By Dan Davis
The ubiquitous press brake is hard to miss in the world of metal fabricating. The panel bender, meanwhile, is not so
prevalent. But maybe that is changing.
Metal fabricators are constantly looking for
shop floor efficiencies, and as a result, they
need to be open to technologies and processes that they may not have considered before.
That’s where panel benders come in. They can
produce bends, like a press brake, but they often can do it more efficiently and without the
requirement of having a skilled machine operator at the helm.
From a technology standpoint, the panel
bender relies on bending blades to make the
programmed bends, instead of a ram that
forces the sheet metal blank into a die opening. A machine operator inserts the blanks into
the machine where hold-down clamps keep
the blank from moving while a pair of bending
blades contact the material to make upward or
downward bends. The blades do not move in a
straight up-and-down line, but rather oscillate
around a single bend point until the desired
angle of the bend is achieved.
Older panel benders require operators to
switch out tooling manually. But like more
modern press brake setups, panel benders
have evolved to incorporate automated tooling
changeovers as well, minimizing the machine
To further understand how panel bending fits
into a modern metal fabricating operation, let’s
look at how two companies are using the technology to stay on top of increased production
demands. Datum Storage Solutions Inc., Emigsville, Pa., and NSA Industries LLC, St. Johnsbury, Vt., adopted panel bending for different
reasons, but they are finding that it’s delivered
a similar result—additional bending capacity
when they needed it most.
The Panel Bending Veteran
Almost 20 years ago, the owner of Datum Storage Solutions asked Brett Eaton and his co-workers to check out a video he had seen about
a bending machine that he thought could help
them. Eaton, then a press brake operator, saw
the same potential in the panel bender that the
“We were like, wow, this could be a big help
to us,” he said.
In 2001 Datum purchased a Salvagnini P2 panel
bender and put it to use bending low-volume
jobs, typically 20- to 16-gauge in thickness. Impressed with the panel bender’s performance,
the manufacturer of shelving and storage products purchased another P2 two years later. The
company pretty much has been running those
two machines nonstop over two shifts since then.
“We used to bend everything on a press
brake. We would have an operator set them
up, bend a couple of pieces, and then change
over the tooling for another job,” Eaton said.
“What really drew us to the panel bender was
the setup time and the bending speed. It was
completing bends in 40 to 45 seconds, whereas
it was taking the press brake operator a minute
to a minute and a half.”
To illustrate the more efficient setups, Eaton
pointed to Datum’s four-post shelving products
as an example. When it was bent on a press
brake, operators had to set up two different
stations on the brake, placing both the forming
tools and dies in the right place, to complete
the 135-degree bends necessary for the posts.
To change the tooling on a semiautomatic panel
bender, the operator unlocks a lever on one of
the machine’s sides, slides the tooling in, and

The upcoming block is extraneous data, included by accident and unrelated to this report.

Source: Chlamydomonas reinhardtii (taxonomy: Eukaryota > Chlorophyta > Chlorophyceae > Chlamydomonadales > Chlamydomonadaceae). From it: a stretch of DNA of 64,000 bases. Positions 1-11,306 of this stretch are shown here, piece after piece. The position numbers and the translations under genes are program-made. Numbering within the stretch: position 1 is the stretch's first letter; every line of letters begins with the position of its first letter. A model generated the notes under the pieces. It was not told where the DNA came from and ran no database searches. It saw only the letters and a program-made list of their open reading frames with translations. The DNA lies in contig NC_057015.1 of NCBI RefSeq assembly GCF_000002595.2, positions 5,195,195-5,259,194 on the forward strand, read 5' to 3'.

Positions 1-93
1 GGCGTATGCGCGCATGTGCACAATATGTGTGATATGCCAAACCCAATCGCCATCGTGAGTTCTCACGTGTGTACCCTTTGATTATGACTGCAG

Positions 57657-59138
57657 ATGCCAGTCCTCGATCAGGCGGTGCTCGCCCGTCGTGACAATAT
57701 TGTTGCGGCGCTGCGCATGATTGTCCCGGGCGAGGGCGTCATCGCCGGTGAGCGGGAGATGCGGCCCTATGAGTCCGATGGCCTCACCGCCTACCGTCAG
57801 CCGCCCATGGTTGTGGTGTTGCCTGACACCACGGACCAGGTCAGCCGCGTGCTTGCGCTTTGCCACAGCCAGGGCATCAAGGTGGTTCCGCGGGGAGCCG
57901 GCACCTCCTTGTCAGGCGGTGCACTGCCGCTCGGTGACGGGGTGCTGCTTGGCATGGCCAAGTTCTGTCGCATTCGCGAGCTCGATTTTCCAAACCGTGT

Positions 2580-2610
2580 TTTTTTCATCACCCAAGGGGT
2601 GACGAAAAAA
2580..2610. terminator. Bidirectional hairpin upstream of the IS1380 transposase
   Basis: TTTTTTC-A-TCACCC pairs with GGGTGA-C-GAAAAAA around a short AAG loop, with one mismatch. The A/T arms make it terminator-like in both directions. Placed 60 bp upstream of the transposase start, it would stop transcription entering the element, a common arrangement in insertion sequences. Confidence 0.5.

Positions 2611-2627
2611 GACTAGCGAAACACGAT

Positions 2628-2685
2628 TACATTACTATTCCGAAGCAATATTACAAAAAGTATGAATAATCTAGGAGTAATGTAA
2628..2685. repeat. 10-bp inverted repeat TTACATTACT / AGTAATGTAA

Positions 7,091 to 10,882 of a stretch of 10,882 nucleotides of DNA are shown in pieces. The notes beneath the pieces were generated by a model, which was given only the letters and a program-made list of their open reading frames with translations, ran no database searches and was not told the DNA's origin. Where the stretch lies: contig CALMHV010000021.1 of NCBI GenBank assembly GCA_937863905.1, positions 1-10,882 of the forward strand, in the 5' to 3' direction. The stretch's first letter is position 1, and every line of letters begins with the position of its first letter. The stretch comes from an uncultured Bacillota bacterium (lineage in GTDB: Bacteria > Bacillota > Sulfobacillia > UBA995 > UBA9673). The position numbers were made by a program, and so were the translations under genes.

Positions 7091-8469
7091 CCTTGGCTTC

locks it back up; the same steps are repeated
on the other side of the machine.
“So you’re looking at a three- to five-minute
setup on the panel bender compared to 10 to 15
minutes on the press brake,” Eaton said.
The quick tooling changeover is pretty important because Datum does quite a few of
them over a shift. Eaton said the company averages 10 to 15 setups per shift between the two
P2 panel benders and two punching machines
that make up a cell. The jobs are run according
to length. For instance, the operator that runs
all four machines in the cell will set up 36-inch
parts and run all that size. Then a tool changeover will occur to run 42-in. parts.
In all, Datum has five common lengths: 24, 30,
36, 42, and 48 in. It also offers a range of widths,
starting at 9 in. and going to 48 in., increasing in
1-in. increments. Additionally, all of these offerings might require some combination of knockouts, perforations, punches, and slots. These
and other options also are available in shelving
in the four-post line.
“There are days when the operator will do
upwards of 30 to 40 setups when they are run-
ning oddball jobs,” Eaton said. “We generally
run the oddball parts once a week.”
Even with the changeovers, Datum has one
operator tending this workcell. How is that
done? The operator places a blank in the punch-
ing machine, while taking the already punched
part off, and then initiates the punching cycle.
The operator then walks to the panel bender
and loads the punched part while pulling the
bent part from one panel bender. At this time
the bending cycle is initiated. The bent part is
stacked on a skid, and the operator walks to the
other punching machine, where the previous
actions are repeated. When the bending cycle
is initiated on the other panel bender, the op-
erator then repeats this process, depending on
quantities, of course. The operator does a fig-
ure eight through the area all day, maintaining
all four machines.
Achieving bending efficiencies with
Two metal fabricating companies find that the technology has
changed the way they think about processing metal
» NSA Industries jumped into panel bending three years
ago to assist with new cabinet work from a growing